Jump to content
  • Advertisement
Sign in to follow this  
ashish123

Board representation of Connect 4

This topic is 2891 days old which is more than the 365 day threshold we allow for new replies. Please post a new topic.

If you intended to correct an error in the post then please contact us.

Recommended Posts

Hello every one again.
I know there are many links for programing connect four in various languages, but even after I read them, I am having some problems in the board logic(standard 7x6 board (7 columns 6 rows)). Here are my doubts.
Many begineer programmers represent the 2d board as a array of 7x6, experienced programmer represent theirs as 9x8(border of one on each side) and one program, which plays very fast which could be fould here has a 1d array of [156] .(Bit board representation is too complex for me at this moment.) these experts claim that they dont have to do the explicit checks while move generation but I am not getting this.
I mean they have to use 'for loops' within the boundary to get legal moves. Can any one clear this point?

-Thank you.

Share this post


Link to post
Share on other sites
Advertisement
It is useful to also keep an array indicating how high each column is. That way, you can generate the move at that column without having to search for the lowest empty space. I am not sure if that answers your question.

Also, I don't know why you wouldn't consider a bitboard representation: Bitboards work great for this game.

Share this post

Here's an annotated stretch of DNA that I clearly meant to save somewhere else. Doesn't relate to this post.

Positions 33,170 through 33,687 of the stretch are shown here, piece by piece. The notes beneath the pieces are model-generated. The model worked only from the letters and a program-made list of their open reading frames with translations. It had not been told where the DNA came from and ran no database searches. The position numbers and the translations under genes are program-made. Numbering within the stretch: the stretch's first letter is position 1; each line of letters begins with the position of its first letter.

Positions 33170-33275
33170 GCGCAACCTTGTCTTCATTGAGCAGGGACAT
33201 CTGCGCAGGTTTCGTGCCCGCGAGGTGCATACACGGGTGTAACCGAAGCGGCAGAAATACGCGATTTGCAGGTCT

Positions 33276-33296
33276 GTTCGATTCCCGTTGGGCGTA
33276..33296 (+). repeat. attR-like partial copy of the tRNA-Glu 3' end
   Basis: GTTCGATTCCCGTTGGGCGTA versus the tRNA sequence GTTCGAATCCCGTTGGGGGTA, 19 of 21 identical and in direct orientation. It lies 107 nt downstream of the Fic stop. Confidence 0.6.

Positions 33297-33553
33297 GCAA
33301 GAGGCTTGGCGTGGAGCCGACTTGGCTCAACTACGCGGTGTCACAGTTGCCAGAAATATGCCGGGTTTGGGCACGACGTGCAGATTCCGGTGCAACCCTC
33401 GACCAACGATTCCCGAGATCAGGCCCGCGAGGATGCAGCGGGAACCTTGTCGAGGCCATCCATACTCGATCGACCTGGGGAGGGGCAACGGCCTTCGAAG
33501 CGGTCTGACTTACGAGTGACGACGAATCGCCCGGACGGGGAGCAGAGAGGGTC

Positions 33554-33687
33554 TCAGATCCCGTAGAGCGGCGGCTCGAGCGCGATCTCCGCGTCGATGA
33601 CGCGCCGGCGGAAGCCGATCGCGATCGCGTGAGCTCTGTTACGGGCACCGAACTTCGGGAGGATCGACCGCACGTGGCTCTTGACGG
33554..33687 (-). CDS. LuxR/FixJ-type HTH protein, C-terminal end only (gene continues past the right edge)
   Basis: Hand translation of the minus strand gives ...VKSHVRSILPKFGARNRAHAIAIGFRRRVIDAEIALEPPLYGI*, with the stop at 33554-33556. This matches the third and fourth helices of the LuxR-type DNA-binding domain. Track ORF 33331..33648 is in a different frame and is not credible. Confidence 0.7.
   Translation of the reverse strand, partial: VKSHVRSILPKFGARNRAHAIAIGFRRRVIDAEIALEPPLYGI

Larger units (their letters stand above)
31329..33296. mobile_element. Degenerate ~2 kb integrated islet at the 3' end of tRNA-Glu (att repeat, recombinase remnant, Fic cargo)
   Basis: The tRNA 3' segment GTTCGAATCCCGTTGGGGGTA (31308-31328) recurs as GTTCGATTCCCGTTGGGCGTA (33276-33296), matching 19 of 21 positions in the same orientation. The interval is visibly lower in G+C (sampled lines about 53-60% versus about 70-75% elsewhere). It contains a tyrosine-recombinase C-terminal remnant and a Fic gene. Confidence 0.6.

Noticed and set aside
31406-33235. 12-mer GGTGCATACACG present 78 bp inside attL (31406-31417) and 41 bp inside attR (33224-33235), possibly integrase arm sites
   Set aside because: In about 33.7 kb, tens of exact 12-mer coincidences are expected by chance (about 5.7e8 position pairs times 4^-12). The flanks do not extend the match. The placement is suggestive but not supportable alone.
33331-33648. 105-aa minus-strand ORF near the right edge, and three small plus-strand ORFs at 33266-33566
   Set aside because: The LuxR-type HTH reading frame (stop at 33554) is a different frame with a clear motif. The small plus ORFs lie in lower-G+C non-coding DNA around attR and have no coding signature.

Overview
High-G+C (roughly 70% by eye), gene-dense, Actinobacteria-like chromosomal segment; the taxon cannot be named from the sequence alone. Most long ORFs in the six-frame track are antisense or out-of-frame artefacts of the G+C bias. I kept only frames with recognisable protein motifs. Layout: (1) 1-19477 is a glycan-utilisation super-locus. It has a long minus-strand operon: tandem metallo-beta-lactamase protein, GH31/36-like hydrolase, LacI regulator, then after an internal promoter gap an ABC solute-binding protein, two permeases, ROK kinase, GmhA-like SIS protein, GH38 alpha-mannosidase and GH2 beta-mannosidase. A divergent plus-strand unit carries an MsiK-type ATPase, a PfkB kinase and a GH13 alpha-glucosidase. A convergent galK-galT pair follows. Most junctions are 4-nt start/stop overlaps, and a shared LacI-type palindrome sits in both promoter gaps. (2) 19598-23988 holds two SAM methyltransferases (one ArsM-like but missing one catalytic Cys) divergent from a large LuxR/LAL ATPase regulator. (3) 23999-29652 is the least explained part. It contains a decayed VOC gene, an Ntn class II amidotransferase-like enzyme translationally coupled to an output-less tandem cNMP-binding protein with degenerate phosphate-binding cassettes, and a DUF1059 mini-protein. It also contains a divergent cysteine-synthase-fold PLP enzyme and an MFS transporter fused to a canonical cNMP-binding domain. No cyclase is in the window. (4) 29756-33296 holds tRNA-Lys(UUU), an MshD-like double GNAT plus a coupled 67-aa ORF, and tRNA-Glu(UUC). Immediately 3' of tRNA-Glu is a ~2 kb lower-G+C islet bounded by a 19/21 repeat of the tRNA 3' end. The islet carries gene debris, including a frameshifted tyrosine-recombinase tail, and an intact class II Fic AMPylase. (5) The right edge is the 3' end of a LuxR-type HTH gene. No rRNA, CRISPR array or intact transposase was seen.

Link to post
Share on other sites
To check efficiently the rule, having extra column/row allows to avoid some tests on limit of the board
Counting consecutive pawns in one direction from one position will stop at extra column/row
else you have to check position against the limit of the board

Ps: 156 = 13 * 12 = (3 + _7_ + 3) * (3 +_ 6_ + 3)

Share this post


Link to post
Share on other sites
@Alvaro: Thanks again for replying. Its not that I don't want to consider Bit boards , I have read about it and talking of some more games like chess , most of them were rewritten in bitboards as it offered speed for the move generations and evalautaion.(I read it while I was trying to learn more about AI and chess computing in some links of Crafty). But right now I am just a begineer in programing, so I thought that it might be a good idea to write simple connect 4 and then later on improve on specific parts like movegeneration or evaluation adding alpha-beta to negamax (Or try some different approach like negascout). I am learning C++ for the same. So that I get a bit of edge over Java program. I am also working on data-structures, so that I dont use somethings like Strings or some other stuffs which makes the program slower. Then once I am comfortable with this language,I can move on to advance programming techniques. So in short I think that I would confuse my self if I jump onto Bitboards as of this moment,but surely I want to learn programming in bit boards.
Can you advise me to learn few more things(I am just a newbie programmer).

@Jarod: Thanks for replying me.I have one more question, if it was question of checking the board limits, then why to assign borders of size 3 when 1 will suffice? or is there any other advantage of having borders of size 3?

Share this post


Link to post
Share on other sites

why to assign borders of size 3 when 1 will suffice? or is there any other advantage of having borders of size 3?

If you want to "use" 4 cases directly (by adding/bit_and/bit_or them for example)
(1: player1, -1: player2 -> a total of 4 means player1 wins, -4 player2 wins.)
like this you can avoid some tests.

The extra column/row may have 2 main objectives:
- optimisation (less tests)
- more generic code (less of special cases with limit of the board, so less "hidden" bugs).

Share this post


Link to post
Share on other sites
Sign in to follow this  

  • Advertisement
×

Important Information

By using GameDev.net, you agree to our community Guidelines, Terms of Use, and Privacy Policy.

GameDev.net is your game development community. Create an account for your GameDev Portfolio and participate in the largest developer community in the games industry.

Sign me up!